We started outsourcing our landscaping a few years ago when Davey was still coaching lacrosse and shooting weddings on the weekends. He was almost never home, I don’t even know how to turn on a lawn mower, and we were those neighbors with the lawn that was on the verge of becoming a prairie.
When he did cut the lawn, it took him at least four hours to mow, trim and blow debris away.
I started researching lawn care companies and found one that could cut our lawn for around $30 a week. Just like with cleaning, I knew that if someone could give Davey two hours of time back a week, or about eight hours a month, he could more than make up for the cost of hiring someone to help with lawn care.
Depending on the season and what’s going on in our lives, lawn care isn’t always something we outsource, but when our schedules get busy, it’s often one of the first things we outsource.
If you’ve never outsourced anything before, and the thought of paying money for something you could do yourself seems overwhelming, I would start small.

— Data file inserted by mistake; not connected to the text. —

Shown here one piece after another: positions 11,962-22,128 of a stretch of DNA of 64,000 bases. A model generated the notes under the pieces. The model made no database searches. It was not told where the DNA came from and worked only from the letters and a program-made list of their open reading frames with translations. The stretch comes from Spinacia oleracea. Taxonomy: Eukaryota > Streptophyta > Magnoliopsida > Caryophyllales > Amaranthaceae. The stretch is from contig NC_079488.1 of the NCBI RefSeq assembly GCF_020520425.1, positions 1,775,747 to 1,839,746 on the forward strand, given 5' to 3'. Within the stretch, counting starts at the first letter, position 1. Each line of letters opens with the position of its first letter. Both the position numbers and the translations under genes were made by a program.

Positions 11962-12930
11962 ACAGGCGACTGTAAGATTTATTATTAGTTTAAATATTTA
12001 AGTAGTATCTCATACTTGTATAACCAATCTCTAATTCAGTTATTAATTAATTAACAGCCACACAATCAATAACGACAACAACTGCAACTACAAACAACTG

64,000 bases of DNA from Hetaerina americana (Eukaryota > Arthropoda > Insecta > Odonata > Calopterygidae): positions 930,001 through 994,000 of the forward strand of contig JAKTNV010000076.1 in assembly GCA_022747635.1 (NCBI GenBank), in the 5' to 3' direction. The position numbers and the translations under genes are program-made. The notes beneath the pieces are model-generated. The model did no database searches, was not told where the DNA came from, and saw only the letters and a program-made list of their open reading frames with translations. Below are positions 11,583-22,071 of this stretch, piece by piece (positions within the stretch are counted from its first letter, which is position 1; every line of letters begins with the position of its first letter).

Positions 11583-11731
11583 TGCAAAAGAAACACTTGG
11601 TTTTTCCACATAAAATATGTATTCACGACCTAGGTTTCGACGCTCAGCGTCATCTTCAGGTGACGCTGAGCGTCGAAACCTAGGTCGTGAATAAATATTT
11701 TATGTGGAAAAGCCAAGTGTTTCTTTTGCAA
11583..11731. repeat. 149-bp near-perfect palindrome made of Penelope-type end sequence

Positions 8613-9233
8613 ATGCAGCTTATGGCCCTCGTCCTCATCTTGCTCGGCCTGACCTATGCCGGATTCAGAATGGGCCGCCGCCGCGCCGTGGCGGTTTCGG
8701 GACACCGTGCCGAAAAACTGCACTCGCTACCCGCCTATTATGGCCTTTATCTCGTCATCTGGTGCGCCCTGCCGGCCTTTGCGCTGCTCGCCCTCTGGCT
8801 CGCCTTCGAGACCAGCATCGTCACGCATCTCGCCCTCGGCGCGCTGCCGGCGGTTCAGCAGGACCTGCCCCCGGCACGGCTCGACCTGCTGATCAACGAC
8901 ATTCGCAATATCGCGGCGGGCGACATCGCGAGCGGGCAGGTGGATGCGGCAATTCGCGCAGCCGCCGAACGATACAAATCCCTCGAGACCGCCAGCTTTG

Hire a cleaning company to come once or twice a month. Or try outsourcing editing on just one engagement session. Do a free HelloFresh trial.
One of the great things about outsourcing, besides getting time back, is that in very few cases are you actually committed to anything long-term. It’s also easy to test things to see what works long-term for you and your family.
For our family, outsourcing has meant more quality time spent with our son, Jack, and more freedom and energy for date nights and connecting with friends and family. It has also enabled us to grow our business faster and more efficiently and to focus our time on the areas of our business we love most.